Just to keep things ticking over here, I thought I’d mention a couple of – very different – wines I’ve tried recently.

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Froggy assesses Rothley Wine’s King Richard

As this is a Leicestershire blog, I was very keen to try a bottle of King Richard – a dry white wine made here in Leicestershire by Rothley Wine. The grapes are new ones to me – allegedly 77 per cent Solaris and 33 per cent Siegerrede (I know, someone’s maths or proofreading needs improving). English wines are improving at breakneck pace – the wines made by Chapel Down for example, on the chalk downs of Kent and Sussex are superb and their operation in Tenterden is highly professional. Leicestershire is 150 miles further north and notwithstanding global warming this is marginal territory.  But Rothley have done a fine job of building their operation with the support of local people.

So, King Richard 2015. First off – it’s really pretty good. The makers say it’s in the style of a gewurztraminer and suggest flavours of melon, grapefruit and ginger – and I get all of that. But as well as those brighter, zingy flavours there was also a whiff of the farmyard that I found off-putting. Some may like some funk in their wines but while I was more than happy to finish off the bottle, it was enough for me to think at £11.50 a bottle it was an interesting experiment rather than “get a case in”. Unfair maybe to compare to similar wines of established areas such as Alsace or the Loire, and you can certainly be disappointed with wines from those regions, but we’re not there yet.  Definitely worth supporting though because English wines can, and I am sure will, continue to improve in years to come.

My second bottle I’m only recommending because I’ve bought all the bottles I can find already.   Lidl’s Wine Tour selections are available for a couple of months on a “when it’s one, it’s gone” basis and often feature wines from just outside top appelations which come in between around £5 and £9. They are always worth a try, but rarely prove anything other than you get what you pay for. However I do think their Selone Negroamaro from Puglia is truly spectacular value at £5.69.  Coming in at a hefty 14.5 per cent it has gentle but firm tannins and a depth of fruit, spice and vanilla that is rare at this price point. It can be drunk on it’s own but is super with red meat or cheese.

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Froggy assesses Lidl’s Selone Negroamaro

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I paid a visit last week to  a corner shop in Wigston that is taking a brave new approach to retailing.

Many Leicester food lovers will know Pratik Master for the indefatigable enthusiasm he brings to the running of his top-end Indian restaurant Lilu. Now he’s turning his attentions to the family shop on Carlton Drive in the heart of suburban Wigston. On Saturday 2 March Master’s General Store will relaunch as the News and Deli – which will continue with newspapers and other basics for the local community but will also be a platform for the region’s finest artisan food producers.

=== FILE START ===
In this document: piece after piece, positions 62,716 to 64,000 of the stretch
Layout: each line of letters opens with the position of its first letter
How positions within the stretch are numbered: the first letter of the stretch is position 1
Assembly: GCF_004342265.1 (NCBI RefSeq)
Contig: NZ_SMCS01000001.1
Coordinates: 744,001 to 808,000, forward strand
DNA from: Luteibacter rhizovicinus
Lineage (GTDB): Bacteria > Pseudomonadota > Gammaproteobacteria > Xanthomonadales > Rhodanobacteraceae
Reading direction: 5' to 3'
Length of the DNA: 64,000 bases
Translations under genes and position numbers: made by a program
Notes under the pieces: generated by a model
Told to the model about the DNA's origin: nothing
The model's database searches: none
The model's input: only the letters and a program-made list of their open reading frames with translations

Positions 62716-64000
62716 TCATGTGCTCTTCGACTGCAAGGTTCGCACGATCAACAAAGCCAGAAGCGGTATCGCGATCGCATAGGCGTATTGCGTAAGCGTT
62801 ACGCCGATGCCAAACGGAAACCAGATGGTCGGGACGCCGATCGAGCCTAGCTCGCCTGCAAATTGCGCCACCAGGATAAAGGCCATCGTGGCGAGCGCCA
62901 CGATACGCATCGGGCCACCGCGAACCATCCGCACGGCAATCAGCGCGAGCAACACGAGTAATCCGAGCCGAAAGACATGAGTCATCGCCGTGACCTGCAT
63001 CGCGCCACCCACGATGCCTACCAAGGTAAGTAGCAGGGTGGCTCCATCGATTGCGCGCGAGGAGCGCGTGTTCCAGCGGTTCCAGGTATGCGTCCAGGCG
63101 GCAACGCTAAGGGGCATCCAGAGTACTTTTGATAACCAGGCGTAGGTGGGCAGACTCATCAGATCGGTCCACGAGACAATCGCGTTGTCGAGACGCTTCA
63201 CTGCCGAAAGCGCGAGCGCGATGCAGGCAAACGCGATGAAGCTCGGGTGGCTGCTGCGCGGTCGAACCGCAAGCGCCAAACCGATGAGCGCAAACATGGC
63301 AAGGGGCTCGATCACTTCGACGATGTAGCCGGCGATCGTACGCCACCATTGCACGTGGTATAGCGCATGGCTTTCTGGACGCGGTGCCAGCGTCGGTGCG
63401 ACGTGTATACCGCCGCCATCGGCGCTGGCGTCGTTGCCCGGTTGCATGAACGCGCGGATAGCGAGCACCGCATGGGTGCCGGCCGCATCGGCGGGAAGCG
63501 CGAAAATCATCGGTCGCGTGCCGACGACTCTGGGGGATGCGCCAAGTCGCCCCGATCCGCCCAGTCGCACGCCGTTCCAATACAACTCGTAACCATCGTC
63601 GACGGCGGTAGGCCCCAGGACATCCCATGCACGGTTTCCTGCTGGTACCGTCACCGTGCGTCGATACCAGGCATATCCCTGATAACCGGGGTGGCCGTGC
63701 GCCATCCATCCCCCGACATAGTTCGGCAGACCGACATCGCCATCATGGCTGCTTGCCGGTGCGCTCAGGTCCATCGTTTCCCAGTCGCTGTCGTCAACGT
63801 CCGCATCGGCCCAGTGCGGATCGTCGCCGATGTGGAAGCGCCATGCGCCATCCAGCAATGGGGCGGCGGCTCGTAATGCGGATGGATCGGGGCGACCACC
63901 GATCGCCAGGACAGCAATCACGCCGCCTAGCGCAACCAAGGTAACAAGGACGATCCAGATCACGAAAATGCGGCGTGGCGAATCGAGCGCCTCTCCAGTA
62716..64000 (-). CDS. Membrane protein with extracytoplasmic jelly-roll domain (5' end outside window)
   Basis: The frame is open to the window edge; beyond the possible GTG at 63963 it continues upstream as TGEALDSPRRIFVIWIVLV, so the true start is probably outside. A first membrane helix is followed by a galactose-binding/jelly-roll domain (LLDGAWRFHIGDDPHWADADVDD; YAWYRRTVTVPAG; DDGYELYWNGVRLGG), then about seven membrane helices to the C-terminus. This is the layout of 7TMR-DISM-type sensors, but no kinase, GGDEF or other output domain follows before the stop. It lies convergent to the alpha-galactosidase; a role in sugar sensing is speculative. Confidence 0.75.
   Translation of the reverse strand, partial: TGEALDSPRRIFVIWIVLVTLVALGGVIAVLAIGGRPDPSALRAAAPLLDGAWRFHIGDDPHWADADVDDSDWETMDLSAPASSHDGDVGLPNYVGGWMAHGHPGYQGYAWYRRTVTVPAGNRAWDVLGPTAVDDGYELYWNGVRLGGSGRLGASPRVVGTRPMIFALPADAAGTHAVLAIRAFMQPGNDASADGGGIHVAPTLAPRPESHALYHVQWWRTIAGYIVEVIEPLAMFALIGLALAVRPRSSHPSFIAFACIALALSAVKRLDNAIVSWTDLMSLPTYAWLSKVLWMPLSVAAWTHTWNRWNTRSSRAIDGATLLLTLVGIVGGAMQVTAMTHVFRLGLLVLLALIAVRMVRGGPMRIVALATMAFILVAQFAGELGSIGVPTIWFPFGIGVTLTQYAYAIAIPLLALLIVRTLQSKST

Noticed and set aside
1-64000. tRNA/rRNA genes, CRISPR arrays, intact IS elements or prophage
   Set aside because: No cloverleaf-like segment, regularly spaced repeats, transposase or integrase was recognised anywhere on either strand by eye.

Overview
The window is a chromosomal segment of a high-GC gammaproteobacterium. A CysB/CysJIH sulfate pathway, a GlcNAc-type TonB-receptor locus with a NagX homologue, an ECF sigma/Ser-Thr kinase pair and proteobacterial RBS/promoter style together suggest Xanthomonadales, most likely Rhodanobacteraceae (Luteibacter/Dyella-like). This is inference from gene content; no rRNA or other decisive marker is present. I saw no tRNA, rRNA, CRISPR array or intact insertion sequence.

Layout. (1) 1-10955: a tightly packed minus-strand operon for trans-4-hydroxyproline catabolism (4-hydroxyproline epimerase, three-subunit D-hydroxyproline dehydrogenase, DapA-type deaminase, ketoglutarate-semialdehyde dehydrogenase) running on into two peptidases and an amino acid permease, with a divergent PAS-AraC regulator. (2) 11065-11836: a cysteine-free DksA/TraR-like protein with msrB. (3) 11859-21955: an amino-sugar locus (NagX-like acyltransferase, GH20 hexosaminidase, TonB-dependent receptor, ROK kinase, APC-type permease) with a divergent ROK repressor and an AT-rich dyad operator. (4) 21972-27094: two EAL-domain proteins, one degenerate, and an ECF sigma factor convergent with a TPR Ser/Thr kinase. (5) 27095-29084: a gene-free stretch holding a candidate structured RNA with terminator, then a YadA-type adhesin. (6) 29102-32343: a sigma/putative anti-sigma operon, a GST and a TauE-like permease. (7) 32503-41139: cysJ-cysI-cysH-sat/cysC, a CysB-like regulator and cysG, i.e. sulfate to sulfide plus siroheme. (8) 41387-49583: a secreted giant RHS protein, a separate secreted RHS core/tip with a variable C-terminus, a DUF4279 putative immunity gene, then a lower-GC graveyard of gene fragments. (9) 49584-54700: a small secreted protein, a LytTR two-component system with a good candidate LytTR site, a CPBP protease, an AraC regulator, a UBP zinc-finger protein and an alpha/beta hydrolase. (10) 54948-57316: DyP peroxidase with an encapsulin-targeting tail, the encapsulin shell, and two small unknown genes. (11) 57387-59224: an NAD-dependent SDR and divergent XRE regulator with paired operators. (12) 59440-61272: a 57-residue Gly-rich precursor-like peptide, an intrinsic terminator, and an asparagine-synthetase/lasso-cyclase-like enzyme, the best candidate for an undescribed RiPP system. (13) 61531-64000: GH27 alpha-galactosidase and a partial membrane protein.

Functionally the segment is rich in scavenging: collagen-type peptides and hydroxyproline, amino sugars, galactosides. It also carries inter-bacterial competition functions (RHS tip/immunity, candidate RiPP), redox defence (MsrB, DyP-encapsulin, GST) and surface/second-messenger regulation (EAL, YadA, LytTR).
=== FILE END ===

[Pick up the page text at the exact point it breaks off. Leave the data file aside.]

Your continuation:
MastersOut go the bottles of Echo Falls and in comes both excellent Leicestershire wine from Rothley and fine bottles from the list at Lilu. The standard sliced bread will be replaced by loaves from Hambleton Bakery and Bisbroke Artisans, with fine dairy products from the highly regarded Vine House Farm. Leicester producers and retailers such as Gelato Village, Cocoa Amore, Choux’tique and Christopher James deli will also be represented and no-waste retailers Nada will be supplying a wide variety of dry goods.  The kitchens at Lilu will also be producing items such as their popular pineapple relish for sale at the deli to complement fine cheeses and locally-cured charcuterie.

“What was clear was the shop as it had been was not really working,” said Pratik. “My Dad’s heart was no longer really in it and he was ready to retire. The family felt we needed to do something more, and since running the restaurant I’ve got to know many fine local producers .  I phoned around and asked them if they felt they’d like a stage where they could showcase their produce and I think I got to number 15 before I got  a no. ”

So during February Pratik, wife Bee and family and friends have been clearing out the old stock, making arrangements with new suppliers and converting the shop from a run of the mill newsagent to an atmospheric deli. The opening day event on 2 March (10am to 2pm) will see a wide range of producers present on the day to introduce their wares to locals, and others will be there over the following Saturdays. If you want to follow on social media look out for #notjustacornershop. Sadly I’ll be eating fish in a port-side restaurant in the Algarve at the time but looking forward to revisiting in March to see how it’s going.

  • News and Deli, 29 Carlton Drive, Wigston, Leicestershire LE18 1DF

 

 

I suspect quite a few readers will have dreamt of chucking in their day job to set up a little food business. Nathalie Salles has done it. And lovers of authentic French choux pastry should be delighted.

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I met Nathalie selling her glorious little sweet and savoury choux buns at Belgrave Food Fair last month under the name Choux’tique. She came to England from France to study product design at De Montfort but eventually tired of the corporate world. It turns out she’s an old friend of a friend and is baking out of her home just around the corner from me near Victoria Park, Leicester.

IMG_4191She’s now on a mission to broaden our awareness of just what can be done with choux pastry – and not least to correct our notion of the éclair. “Here you see eclairs filled with whipped cream – but in France that’s not an eclair! We use different flavours of crème patisserie.”

Her core range then includes little choux buns filled with divine praline or chocolate crème pat, and chouxquettes, favourites back in France but relatively unknown here, which are simply sprinkled with pearl sugar.